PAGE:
Rachel Fyson, Beth Tarleton and Linda Ward, The Policy Press/Joseph Rowntree Foundation, ISBN 9781847420428
Valuing People called for adults with learning disabilities to have the option of living in their own homes. The Supporting People programme (SP) funded much of the subsequent expansion of housing and support.
This short study from the Norah Fry Centre examines the effect of SP on the development of supported living services. It was conducted by interviewing tenants, support staff, commissioners and SP teams, and by reviewing SP teams’ five-year plans.
Disappointingly, it only examines four areas, seeking to represent “diverse administering authorities” to reach its conclusions. Most evidence is anecdotal, quoting from the 66 interviews conducted, providing interesting comparisons of the views of different parties, but general conclusions are based on a limited number of specific experiences.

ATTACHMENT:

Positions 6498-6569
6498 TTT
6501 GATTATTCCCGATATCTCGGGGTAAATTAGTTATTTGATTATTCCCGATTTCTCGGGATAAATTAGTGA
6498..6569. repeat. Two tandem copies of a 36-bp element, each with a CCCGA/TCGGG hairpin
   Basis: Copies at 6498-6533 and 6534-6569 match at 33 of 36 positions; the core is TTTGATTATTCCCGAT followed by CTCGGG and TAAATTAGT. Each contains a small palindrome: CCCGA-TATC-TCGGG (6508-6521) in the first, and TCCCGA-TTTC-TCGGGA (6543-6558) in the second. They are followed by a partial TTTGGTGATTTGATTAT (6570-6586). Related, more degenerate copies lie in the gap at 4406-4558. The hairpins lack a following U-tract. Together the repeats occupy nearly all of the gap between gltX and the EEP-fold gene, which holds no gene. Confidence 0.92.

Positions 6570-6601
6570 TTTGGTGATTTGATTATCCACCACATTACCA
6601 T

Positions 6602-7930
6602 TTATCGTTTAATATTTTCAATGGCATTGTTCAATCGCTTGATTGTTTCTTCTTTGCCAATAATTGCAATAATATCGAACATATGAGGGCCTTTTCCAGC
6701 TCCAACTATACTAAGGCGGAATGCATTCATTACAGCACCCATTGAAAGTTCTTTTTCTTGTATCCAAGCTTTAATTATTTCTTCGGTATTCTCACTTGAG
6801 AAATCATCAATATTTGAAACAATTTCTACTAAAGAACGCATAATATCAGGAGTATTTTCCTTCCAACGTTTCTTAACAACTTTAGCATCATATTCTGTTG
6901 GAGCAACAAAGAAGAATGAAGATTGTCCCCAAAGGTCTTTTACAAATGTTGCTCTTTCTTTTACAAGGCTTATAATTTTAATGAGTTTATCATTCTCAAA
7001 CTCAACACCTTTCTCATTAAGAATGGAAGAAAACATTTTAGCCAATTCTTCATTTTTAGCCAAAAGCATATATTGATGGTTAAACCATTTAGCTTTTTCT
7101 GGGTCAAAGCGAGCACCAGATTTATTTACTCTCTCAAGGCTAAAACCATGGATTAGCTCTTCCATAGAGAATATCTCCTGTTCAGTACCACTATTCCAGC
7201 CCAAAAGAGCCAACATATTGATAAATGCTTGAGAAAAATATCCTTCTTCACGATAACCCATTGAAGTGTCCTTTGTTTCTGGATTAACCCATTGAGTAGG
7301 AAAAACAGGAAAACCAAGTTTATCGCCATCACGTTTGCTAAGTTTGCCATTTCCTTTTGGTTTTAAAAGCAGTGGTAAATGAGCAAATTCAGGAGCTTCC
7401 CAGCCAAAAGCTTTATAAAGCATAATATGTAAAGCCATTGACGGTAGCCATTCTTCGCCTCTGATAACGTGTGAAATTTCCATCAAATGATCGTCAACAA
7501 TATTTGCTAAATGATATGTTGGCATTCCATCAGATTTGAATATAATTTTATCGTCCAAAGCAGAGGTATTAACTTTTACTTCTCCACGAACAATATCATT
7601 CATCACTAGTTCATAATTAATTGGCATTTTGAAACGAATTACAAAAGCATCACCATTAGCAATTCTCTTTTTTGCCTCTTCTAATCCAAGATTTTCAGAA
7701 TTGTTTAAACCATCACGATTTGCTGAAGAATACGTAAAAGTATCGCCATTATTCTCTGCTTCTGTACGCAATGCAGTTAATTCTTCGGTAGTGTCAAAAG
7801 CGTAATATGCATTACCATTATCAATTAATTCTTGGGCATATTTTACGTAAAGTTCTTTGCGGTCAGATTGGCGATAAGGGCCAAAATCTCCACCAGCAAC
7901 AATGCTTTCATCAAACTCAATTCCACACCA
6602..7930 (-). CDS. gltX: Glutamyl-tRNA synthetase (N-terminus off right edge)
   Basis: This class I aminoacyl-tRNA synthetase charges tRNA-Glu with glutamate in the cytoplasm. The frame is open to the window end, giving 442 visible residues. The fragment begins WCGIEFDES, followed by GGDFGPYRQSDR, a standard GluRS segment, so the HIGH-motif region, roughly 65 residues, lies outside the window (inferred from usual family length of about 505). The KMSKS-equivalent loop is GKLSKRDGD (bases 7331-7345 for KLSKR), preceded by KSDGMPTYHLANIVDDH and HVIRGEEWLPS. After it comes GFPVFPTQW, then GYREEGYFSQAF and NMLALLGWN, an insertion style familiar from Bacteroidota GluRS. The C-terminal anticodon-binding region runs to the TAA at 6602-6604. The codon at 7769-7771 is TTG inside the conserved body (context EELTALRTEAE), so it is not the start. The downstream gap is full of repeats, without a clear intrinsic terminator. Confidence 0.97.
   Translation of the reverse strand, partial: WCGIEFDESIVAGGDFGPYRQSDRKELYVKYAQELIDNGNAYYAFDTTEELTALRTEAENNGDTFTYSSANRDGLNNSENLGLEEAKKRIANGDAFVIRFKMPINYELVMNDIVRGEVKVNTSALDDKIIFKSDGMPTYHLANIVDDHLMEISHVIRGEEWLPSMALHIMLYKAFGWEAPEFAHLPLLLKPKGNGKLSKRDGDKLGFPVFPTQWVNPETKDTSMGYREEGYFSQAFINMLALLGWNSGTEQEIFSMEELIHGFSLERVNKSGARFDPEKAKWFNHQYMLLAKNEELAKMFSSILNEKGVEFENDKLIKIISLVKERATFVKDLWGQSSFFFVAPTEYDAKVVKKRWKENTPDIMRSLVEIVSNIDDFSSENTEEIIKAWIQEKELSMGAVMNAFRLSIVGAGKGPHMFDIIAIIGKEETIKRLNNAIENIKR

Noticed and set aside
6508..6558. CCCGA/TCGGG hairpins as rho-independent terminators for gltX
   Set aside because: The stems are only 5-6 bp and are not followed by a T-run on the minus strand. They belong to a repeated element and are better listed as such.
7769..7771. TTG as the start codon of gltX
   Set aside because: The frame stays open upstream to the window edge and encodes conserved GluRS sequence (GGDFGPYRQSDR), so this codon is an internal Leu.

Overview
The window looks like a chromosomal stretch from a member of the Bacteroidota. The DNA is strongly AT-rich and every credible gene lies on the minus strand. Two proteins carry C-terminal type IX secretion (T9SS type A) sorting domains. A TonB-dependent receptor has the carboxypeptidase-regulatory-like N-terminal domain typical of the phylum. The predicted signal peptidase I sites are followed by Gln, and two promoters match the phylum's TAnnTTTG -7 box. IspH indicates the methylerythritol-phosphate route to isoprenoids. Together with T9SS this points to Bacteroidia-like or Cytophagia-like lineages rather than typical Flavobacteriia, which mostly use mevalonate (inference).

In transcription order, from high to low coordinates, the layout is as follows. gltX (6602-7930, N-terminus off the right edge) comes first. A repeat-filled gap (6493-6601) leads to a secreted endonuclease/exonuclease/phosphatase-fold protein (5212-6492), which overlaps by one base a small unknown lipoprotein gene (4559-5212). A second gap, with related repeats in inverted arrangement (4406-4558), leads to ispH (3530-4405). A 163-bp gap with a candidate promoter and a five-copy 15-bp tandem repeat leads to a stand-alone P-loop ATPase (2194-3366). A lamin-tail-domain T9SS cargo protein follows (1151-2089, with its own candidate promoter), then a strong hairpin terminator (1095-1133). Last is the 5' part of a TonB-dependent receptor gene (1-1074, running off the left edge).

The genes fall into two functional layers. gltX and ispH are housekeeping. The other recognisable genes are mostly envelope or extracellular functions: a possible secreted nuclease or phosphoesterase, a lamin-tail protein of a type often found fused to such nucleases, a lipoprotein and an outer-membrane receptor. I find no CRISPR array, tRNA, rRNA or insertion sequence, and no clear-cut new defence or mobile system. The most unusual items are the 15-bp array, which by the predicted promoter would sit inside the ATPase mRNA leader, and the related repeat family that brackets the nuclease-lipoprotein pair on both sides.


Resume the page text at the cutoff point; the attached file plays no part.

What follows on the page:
It is thought-provoking, containing excellent good practice checklists useful for anyone evaluating or planning services.
The study is limited in scope and its emphasis on comparing SP services to residential care demonstrates this and gives the impression that supported living is only funded by SP. Comparison with other groups and services would have been useful.
This punchy report is worth reading to challenge ideas and highlight limitations in services. It would also be a useful introduction for new commissioners or providers.
Chris Lucas is Mental Capacity Act development manager for Hampshire